Monday, November 11, 2013

Study Skills


On this Veteran's Day morn, my son is sitting a few feet away from me doing his EMT homework, which today happens to be all about weapons of mass destruction, chemical, biological, explosive and otherwise. How sobering this is for his mother, who must once again make peace with the fact that in any emergent crisis, no matter how threatening to life and limb, my son will be running toward.

He has been so diligent in his study. College was the best thing for this boy. I see how much he gained from it, how self-directed he is, how responsible to his commitments, and how much he also learned about his own style of study. If I could only describe how far he has come since middle school, when he felt as if his brain would explode with nightly homework, and the stress dynamic in our house centered completely around what he had been assigned that evening and getting him through it. Since then, he's learned he doesn't like to be isolated from company when he works, but would rather sit in the midst of the activity, his headphones in and playing piano music on Pandora, the wordless music and peripheral action siphoning off his excess attention, allowing him to focus.

Last night, as his dad watched football, at a certain point he set himself up at the kitchen counter and settled down to work. He's continuing his assignments now. He just muttered, "Now I have to take the exam, fuck!" and then groaned under is breath, "Ugh, sixty questions! Faaaaack!" But he's doing it. He's doing it beautifully.

Are we bad parents because we don't particularly care if our kids swear in our presence? My own mother would be appalled. Our kids know when to dial it back though. For instance, they would never use profanities in front of their grandmother.


I don't often get very good pictures of my son because he is not a willing subject. I have to sneak any pictures I do get, sometimes pretending that I am merely texting or browsing on my phone. The compromise is my son is very clear that I am unapologetic in this subterfuge.



12 comments:

  1. It's sort of weird how much I think about "our" children. Yours and Elizabeth's and Rebecca's Page and so forth. I feel a connection, a motherly connection. Or, perhaps, more aunt-like. Hell- grandmother-like! And you know what? I am SO proud of your kids. For absolutely no earned reason. But still- there it is. And I am proud of your boy.
    As to the profanity? Here's an old one of mine that you may find amusing and it expresses how I feel about our children cursing. http://www.blessourhearts.net/2008/07/educating-our-young.html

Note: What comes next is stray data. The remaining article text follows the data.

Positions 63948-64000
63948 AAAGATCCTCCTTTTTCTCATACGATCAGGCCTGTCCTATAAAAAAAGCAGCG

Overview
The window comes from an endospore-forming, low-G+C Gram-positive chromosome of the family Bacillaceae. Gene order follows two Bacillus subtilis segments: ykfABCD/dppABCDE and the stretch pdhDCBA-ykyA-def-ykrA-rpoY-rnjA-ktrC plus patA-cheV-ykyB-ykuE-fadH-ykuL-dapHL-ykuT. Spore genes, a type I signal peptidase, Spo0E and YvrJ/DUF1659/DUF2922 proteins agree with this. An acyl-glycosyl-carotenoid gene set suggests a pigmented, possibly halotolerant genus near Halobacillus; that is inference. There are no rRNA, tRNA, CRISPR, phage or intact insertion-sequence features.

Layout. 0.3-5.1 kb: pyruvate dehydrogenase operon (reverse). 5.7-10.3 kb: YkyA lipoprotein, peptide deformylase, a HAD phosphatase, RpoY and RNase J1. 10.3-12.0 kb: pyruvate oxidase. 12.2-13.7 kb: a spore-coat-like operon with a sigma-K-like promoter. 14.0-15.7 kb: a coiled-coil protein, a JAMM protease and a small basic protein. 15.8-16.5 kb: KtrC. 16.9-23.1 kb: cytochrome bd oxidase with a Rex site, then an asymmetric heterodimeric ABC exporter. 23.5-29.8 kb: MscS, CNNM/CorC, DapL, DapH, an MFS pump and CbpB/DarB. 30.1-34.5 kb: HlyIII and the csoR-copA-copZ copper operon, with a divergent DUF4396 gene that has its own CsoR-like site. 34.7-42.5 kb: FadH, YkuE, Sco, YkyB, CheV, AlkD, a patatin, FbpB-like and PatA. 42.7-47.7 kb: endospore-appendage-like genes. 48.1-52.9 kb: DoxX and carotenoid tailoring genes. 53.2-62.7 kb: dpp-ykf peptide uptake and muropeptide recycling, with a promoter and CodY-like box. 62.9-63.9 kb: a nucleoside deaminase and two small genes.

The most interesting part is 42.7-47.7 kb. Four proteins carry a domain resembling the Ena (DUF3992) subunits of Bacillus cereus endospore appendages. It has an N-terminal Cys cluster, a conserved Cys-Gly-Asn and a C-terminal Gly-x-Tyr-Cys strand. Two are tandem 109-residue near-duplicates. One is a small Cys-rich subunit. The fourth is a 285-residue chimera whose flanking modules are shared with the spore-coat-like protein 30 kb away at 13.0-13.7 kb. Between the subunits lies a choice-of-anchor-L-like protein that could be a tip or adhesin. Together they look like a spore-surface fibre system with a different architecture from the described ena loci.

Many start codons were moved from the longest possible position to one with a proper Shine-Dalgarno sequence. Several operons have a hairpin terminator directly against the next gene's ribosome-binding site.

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    1. Oh Mary, I know, because I feel that way about your grandsons too, and also your children. And I loved that post! You wrote it the very time I began blogging, but had not found you yet.

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  2. Totally off topic, your son is so beautiful. And I completely get both things you are saying here- the motherly fear that your son will run towards, now, and the looking back to middle school and recognizing the beauty of where he's at now. It's so amazing. xo

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    1. Maggie, it is indeed amazing. I'm so grateful right now.

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  3. You are totally my she-ro. Totally.

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    1. Kimberly, and you are mine! I love watching your beautiful sons grow and be. They are already such wonderful humans!

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  4. Angella, I can imagine that you are filled with pride and some trepidation for this boy of yours who is embarking on such a noble, selfless career. Your children, both of them, are the epitome of what I hope the future is going to be about. They are full of wonder and it is no surprise to me. Sweet Jo

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    1. Sweet Jo, I am always full of wonder when I consider them. We are so fortunate, their dad and me. Thank you for this kindness.

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  5. i think we as parents learn so much from seeing our kids grow, mature, and, yes, struggle as painful as that is. i wouldnt relive those homework days for anything (let alone the broken heart my boy wrestled with in grad school--i thought that would kill me, to witness his seemingly endless sadness). but we find out that they do, indeed, have the tools to deal with life's not-so-fun parts. and that allows us to let them go bit by bit.

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    1. Susan, you nailed it exactly. We want to protect them, but as they show us they know how to navigate, we hold a little less tightly, as we must. Hugs, dear friend.

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  6. How proud you must be! And deservedly so. Would you be troubled to hear that I don't mind hearing even my little girls use an occasional swear word? Forbidden words seem ridiculous to me. Like yours, they know not to do it at school or in front of Grandma. That homework thing, that's exactly how it is at our house. So much stress wrapped up in it.

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    1. Vesuvius, it doesn't trouble me at all to know your girls have free reign of language. In fact, i love that. And homework? Well, no one told us about that when we were deciding to have children. The all-consumingness of it came as a total shock! But it does pass, and quickly too, so try to enjoy the parts you can enjoy, the shared enterprise, the connection and breaking through. Love.

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